Help researchers to follow the trail

In our latest #ItsGoodToShare blog post, researcher Anna Reeve talks about her experience of tracking down information about ancient Cypriot collections. She discusses the difficulties posed by not being able to search across museum collections.

Wooden bird
Limestone statuette of a bird, ca 600-480 BC, Metropolitan Museum of Art. PD.

How have objects from the ancient world – some of them many thousands of years old – made their way into today’s museums and galleries? Exploring the answers to this question means tracing objects’ collection histories, the people and places with which they have come into contact on their journeys, and when and where they have been bought, sold and exchanged. Often, the researcher’s ability to explore these histories depends on tiny scraps of information which have travelled with the object – maybe a label or inscription on its surface, or a name or catalogue number recorded when it was accessioned into a museum’s collection.

The world-class collections of high-profile collectors tend to carry their histories with them; the provenance of major art works is often well recorded and understood, sometimes in an unbroken chain of ownership which extends back over centuries. I’m interested in the routes travelled by less imposing objects which nevertheless have vital information to tell us about their ancient contexts, and what they have meant to successive excavators, dealers, collectors and curators.

My current research focuses on ancient Cypriot collections, particularly in the Yorkshire region.

For example, the British Vice-Consul in Cyprus from 1865-70, Thomas Backhouse Sandwith, sent ancient Cypriot objects to Yorkshire to be sold in order to relieve famine on the island. How far did these travel once they reached England, and where did they end up? Who collected them, and why? We know some of the answers, but there must be many more objects out there which could potentially be traced to this source.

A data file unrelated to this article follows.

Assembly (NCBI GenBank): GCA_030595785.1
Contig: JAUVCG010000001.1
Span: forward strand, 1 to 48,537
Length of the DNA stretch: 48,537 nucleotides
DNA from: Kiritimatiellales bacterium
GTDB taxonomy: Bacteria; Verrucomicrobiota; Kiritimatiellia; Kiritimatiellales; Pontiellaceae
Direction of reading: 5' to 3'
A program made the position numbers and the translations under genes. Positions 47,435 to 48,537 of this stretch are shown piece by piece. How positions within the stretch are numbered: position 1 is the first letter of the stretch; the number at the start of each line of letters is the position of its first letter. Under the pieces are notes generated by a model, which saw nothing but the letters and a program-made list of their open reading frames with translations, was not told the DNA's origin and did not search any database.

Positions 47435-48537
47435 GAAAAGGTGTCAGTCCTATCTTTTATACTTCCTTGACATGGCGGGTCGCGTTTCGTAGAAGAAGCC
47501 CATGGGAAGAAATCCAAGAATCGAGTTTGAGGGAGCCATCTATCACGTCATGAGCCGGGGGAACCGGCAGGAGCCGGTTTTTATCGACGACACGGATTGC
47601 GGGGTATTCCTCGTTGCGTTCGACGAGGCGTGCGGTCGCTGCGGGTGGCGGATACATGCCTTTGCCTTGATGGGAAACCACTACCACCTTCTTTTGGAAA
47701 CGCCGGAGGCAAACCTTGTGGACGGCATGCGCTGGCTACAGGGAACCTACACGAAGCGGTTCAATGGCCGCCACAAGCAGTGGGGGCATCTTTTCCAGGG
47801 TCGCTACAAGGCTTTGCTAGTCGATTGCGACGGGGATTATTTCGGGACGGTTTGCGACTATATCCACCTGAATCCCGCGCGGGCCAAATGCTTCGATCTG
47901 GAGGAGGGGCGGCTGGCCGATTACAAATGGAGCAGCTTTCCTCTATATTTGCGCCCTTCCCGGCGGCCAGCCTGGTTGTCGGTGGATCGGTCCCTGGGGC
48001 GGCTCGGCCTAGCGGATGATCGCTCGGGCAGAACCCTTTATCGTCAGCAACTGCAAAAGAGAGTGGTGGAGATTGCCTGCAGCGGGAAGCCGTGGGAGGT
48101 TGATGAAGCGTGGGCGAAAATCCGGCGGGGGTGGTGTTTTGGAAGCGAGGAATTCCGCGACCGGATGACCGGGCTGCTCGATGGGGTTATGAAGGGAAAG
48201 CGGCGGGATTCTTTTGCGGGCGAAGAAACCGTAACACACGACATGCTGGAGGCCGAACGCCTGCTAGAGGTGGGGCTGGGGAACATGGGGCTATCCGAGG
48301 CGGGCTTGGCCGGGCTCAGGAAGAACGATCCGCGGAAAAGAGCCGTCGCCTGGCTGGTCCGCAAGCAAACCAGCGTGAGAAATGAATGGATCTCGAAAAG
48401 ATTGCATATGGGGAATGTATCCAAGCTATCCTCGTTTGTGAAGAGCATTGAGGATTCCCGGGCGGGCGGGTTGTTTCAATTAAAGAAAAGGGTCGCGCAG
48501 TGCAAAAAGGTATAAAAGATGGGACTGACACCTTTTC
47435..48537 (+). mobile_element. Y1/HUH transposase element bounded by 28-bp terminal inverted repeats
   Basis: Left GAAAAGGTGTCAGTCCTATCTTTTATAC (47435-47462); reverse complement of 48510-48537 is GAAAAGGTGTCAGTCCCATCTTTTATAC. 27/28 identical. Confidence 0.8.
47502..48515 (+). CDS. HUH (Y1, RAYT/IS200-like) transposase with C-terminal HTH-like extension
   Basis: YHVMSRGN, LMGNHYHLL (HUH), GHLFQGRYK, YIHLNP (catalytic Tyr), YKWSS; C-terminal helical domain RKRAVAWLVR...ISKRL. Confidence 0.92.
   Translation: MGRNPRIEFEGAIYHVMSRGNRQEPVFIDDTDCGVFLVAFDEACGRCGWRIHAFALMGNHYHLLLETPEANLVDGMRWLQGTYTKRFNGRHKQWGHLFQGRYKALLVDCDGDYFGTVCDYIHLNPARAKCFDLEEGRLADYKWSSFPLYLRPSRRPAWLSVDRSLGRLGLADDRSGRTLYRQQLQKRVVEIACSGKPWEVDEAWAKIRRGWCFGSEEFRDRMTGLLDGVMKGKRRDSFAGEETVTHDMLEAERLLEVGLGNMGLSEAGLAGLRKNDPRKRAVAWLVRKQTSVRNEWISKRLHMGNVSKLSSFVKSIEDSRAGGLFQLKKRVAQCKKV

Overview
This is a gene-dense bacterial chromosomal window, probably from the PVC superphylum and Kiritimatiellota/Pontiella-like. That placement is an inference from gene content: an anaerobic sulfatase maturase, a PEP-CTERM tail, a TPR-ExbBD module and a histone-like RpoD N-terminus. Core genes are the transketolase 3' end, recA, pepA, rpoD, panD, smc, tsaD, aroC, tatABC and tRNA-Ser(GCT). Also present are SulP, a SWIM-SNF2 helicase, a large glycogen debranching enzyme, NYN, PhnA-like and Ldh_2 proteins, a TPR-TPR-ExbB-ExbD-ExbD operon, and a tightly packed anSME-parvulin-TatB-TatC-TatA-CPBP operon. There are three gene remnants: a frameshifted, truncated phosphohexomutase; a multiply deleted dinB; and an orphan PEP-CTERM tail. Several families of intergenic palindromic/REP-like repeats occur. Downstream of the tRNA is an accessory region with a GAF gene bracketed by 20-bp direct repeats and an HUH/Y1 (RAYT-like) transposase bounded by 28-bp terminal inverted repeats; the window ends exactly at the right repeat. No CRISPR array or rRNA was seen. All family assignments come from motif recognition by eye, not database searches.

Based on clues in sales catalogues, archives and newspaper reports, I’m trying to join up the histories of objects from their arrival in England to their deposition in museums. While I would like nothing more than to visit every ancient Cypriot object in the country, and look at their labels, markings and records for myself, the next best thing is to be able to search this data online, and come up with leads to guide the next phase of my research. I’ve always found museum staff immensely helpful in sharing information with me, but with curatorial time at a premium it makes sense for me to do as much ‘desk’ research as I can. Online searchable databases – such as the fantastic South West Collections Explorer – save time and allow research queries to be more targeted.

Sometimes connections can be made between images or descriptions, and otherwise unknown objects which have ended up in museum collections. For example, the illustration to a paper published in 1877 allowed the identification of a jug from ancient Cyprus in the Leeds Museums and Galleries collection. Searchable databases of images help to make more connections of this kind.

In isolation, small museum collections of ancient Cypriot objects have less meaning for visitors than if they can be situated in a wider picture, drawing on existing research and taking their place in a broader conversation. From a researcher’s perspective, finding objects associated with a particular collector can help in understanding their activities and impact, and add important detail to our knowledge of their intellectual and social networks. From the perspective of a museum or gallery, putting collections in context can provide new ways of connecting them with audiences, adding depth and detail to the stories they can tell.

To some extent objects do speak for themselves, but being able to fit them into a bigger picture can add important detail to the history of the objects themselves, and to our understanding of how and where they have travelled, and what they have meant to people along the way.


You can read more about what museums would do if they could bring together information from across different collections in a seamless and futureproof way in our #ItsGoodToShare blog series.

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